Joe McQuaid's Publisher's Notes: A long-delayed trip to summer camp

I went to brain camp last week. Oldest grandson Ike was at his first week-long, away-from-home Boy Scouts Camp, so I figured in solidarity I should do one, too. I think he had more fun.

I didn’t go to camp as a kid. My parents waited until I was a teenager and then shipped me off to shovel coal at the Cog Railway for four years. I know I had more fun there.

Truthfully, it was the lady of the little house who spotted the church bulletin announcement about this two-day “Senior camp” at St. Anselm College. It promised senior activity suggestions, information on the benefits of lifetime exercise programs, and even spirituality. Let’s go, she said.

I don’t recall the announcement mentioning anything about the blood drawings or the memory tests or the fact that this was the first such senior camp put on by this professor and his aides, or that they would be figuring things out on the fly. But I may have forgotten.

Diet wasn’t on the agenda, either, but it became a topic when one lady said she was on the “keto” diet, and another camper heard “keno” and wondered what that diet consisted of.

I was tempted to say burgers and fries at Billy’s Sports Bar, but I kept quiet.

It turns out that one objective of the camp was to gather research on the benefits of short-term, moderate exercise on brain function and memory.

There is already quite a bit of research pointing to the positive cognitive effects of long-term exercise. A book on the subject was repeatedly cited at camp.

“Spark” by Harvard researcher and professor John Ratey is all about exercise and the brain and how much better the brain functions just by regularly elevating one’s heart rate and breaking a sweat. (You should also get a dog or a house plant, but I can’t remember why.)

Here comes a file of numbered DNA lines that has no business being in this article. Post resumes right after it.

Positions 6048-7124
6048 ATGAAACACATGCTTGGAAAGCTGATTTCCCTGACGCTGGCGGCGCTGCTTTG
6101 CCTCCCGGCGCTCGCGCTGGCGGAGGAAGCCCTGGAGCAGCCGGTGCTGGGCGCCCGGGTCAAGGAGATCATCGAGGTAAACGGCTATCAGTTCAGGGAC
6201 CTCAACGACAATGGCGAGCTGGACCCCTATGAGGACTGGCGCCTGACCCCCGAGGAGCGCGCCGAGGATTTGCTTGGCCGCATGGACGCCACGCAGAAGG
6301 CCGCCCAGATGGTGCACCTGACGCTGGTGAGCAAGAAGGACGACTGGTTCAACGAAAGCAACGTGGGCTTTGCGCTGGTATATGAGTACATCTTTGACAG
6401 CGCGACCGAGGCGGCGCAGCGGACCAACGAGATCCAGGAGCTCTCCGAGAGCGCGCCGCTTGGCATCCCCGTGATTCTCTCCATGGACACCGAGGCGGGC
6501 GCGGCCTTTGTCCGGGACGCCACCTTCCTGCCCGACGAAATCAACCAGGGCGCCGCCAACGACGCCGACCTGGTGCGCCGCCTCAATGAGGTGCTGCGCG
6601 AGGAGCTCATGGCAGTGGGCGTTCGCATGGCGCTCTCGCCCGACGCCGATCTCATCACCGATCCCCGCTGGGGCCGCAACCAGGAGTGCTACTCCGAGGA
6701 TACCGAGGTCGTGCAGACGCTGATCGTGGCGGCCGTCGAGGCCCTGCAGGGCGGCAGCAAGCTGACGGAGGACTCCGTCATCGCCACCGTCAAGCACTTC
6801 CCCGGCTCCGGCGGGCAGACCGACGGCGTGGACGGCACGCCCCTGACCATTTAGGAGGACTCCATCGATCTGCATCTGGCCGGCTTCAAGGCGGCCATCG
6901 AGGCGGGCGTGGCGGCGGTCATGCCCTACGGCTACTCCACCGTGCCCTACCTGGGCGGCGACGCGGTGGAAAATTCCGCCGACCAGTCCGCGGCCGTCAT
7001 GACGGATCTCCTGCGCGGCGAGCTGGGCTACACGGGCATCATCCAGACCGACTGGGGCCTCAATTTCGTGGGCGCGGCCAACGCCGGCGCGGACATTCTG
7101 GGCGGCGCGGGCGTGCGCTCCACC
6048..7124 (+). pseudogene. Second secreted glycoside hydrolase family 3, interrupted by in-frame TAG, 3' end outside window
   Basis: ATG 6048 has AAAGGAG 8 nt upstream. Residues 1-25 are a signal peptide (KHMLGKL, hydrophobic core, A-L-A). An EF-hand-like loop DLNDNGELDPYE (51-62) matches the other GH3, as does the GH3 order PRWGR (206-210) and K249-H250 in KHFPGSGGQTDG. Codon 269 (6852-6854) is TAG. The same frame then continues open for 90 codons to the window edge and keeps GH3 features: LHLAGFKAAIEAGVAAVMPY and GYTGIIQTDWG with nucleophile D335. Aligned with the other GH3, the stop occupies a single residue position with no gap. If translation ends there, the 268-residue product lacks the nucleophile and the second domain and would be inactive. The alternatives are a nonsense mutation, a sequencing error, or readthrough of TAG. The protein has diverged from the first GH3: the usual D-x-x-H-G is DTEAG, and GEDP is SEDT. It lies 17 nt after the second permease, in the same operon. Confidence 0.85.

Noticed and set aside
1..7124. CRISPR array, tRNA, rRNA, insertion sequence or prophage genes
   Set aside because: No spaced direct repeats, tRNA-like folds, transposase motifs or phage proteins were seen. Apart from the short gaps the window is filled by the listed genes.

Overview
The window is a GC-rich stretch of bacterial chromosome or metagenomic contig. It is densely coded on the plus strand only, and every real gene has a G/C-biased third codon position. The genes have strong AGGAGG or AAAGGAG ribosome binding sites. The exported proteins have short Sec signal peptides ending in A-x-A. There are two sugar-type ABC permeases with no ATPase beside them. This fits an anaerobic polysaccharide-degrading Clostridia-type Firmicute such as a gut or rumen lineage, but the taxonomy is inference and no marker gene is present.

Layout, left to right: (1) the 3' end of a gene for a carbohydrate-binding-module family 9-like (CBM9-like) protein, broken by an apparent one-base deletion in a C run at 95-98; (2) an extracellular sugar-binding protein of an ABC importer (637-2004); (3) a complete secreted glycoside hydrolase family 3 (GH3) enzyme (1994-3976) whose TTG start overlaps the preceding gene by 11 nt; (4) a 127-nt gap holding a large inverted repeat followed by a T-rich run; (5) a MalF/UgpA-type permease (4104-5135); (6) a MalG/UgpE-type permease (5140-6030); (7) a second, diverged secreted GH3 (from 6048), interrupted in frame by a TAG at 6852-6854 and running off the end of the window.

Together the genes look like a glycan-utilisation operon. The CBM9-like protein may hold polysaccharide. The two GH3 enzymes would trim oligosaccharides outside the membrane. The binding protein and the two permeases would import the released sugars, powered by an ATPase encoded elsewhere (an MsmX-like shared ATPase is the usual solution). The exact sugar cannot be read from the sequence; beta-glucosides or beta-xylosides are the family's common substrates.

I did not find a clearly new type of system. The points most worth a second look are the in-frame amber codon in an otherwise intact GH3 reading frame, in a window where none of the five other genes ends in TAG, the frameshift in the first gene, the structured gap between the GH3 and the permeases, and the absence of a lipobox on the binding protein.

They should have tested me when I was shoveling all that coal. By camp time, my brain had long since returned to its natural state of mush.

I know this because the memory tests they gave us repeatedly at camp included sets of 15 words being read to us, after which we were to write down as many as we could remember. This didn’t end well for me, either before or after our monitored and moderate walking exercise around the beautiful St. Anselm campus.

The few words I did manage to recall and write down included a couple that, as I think back on it, may not have actually been on the list. They might have been a psychosomatic reaction to waiting and waiting to get jabbed with a needle, three different times.

Or maybe it was because I was hoping a snowstorm would cancel the second day of summer camp or at least provide for early release. No such luck.

I will tell you this: I am not donating my body to science, unless it’s deductible.

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